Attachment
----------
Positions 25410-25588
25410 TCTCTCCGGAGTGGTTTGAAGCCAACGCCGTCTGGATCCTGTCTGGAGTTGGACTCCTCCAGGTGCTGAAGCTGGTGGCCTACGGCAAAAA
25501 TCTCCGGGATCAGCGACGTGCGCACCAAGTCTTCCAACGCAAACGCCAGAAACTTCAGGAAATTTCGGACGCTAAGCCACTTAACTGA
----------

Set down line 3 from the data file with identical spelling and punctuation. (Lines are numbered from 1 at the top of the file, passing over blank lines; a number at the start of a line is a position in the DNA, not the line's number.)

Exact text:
25501 TCTCCGGGATCAGCGACGTGCGCACCAAGTCTTCCAACGCAAACGCCAGAAACTTCAGGAAATTTCGGACGCTAAGCCACTTAACTGA